Federalism, a concept that has allowed state governments to coexist and share power with a national government, has been a trusted cornerstone of our democracy since our nation’s founding. It now appears to be playing a growing role in ensuring that the Trump administration is held accountable to the American public.
Because of federalism, there are federal as well as state crimes on the books, with state criminal convictions falling beyond the reach of a presidential pardon. After Trump’s former campaign manager Paul Manafort was sentenced for his federal crimes, the Manhattan district attorney immediately brought a 16-count indictment against him under New York State law. If Manafort is convicted of these state crimes, he will go to prison regardless of whether he gets a Trump pardon. As Trump has been learning, federalism limits his pardons to federal crimes, which means they are not the get-out-of-jail-free cards he thought they were.
Federalism is also paving a new road to obtaining the closely guarded information in Trump’s elusive tax returns. Trump was the first major presidential candidate in recent history not to release his tax returns. He likes to pretend he wants to release his returns but must comply with an imaginary law that supposedly prevents him from doing so while under audit. Last week, House Ways and Means Committee Chair Richard Neal delivered a letter to the IRS requesting several years of Trump’s personal and business tax returns. Although the Internal Revenue Code clearly authorizes Neal to make such a request, and under the law it must be granted, the Trump administration is nevertheless trying to stonewall it.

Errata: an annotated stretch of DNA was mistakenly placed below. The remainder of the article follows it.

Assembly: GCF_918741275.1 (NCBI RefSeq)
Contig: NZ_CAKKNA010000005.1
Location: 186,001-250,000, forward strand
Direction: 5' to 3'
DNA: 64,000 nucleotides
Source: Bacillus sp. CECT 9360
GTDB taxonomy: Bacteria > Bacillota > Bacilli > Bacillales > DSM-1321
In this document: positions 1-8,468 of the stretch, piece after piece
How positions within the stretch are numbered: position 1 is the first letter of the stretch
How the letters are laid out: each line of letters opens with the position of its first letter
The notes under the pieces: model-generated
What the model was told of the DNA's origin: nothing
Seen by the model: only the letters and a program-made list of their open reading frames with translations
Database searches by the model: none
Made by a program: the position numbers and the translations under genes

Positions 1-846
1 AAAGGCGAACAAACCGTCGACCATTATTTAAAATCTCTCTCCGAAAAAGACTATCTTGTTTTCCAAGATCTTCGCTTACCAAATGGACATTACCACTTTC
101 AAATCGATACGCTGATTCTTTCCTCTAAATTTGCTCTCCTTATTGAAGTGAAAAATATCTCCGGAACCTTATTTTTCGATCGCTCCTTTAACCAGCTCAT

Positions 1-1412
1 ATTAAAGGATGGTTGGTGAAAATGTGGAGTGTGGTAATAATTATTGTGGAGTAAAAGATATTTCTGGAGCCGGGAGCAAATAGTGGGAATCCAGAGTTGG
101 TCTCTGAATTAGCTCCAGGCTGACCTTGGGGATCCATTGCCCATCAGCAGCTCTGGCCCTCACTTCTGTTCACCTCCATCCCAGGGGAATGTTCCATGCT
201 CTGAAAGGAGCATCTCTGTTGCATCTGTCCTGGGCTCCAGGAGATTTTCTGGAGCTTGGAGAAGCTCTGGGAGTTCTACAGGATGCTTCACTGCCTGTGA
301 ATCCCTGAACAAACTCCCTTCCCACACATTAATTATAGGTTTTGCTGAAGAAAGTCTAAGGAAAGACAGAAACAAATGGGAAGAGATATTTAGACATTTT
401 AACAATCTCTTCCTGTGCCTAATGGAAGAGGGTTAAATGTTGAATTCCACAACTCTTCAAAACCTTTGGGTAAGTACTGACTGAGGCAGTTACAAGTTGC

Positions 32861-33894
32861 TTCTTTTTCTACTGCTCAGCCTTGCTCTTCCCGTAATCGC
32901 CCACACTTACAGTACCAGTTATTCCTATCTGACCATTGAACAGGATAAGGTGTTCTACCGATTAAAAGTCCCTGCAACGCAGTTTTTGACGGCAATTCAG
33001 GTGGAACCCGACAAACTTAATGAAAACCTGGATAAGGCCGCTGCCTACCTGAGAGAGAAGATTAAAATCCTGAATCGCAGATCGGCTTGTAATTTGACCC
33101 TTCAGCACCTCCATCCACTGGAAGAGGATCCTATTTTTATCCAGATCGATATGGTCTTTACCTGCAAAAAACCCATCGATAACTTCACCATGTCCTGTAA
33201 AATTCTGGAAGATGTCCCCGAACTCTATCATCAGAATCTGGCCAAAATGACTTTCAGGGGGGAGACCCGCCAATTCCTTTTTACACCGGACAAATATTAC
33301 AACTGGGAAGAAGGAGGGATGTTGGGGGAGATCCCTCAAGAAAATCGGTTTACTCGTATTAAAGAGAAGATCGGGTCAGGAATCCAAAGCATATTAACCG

Thanks once again to federalism, the IRS is not the only game in town. For years, Trump has filed federal as well as state tax returns, and his New York returns should have much, if not more, of the same sensitive information. This week, the New York State Senate introduced a bill that would allow the state’s tax department to release an individual’s state returns if certain congressional committee chairpersons request them “for a specified and legitimate legislative purpose” and if that individual’s federal tax returns were already requested from the IRS.
If this New York bill becomes a law, then whatever dark secrets are lurking within Donald Trump’s state income tax returns may soon get revealed, even if his federal returns never see the light of day. When Trump’s high school teacher taught the class a lesson on federalism, Trump was probably too busy bullying other kids or tending to his bone spurs to pay attention. But he is certainly getting an education about it now.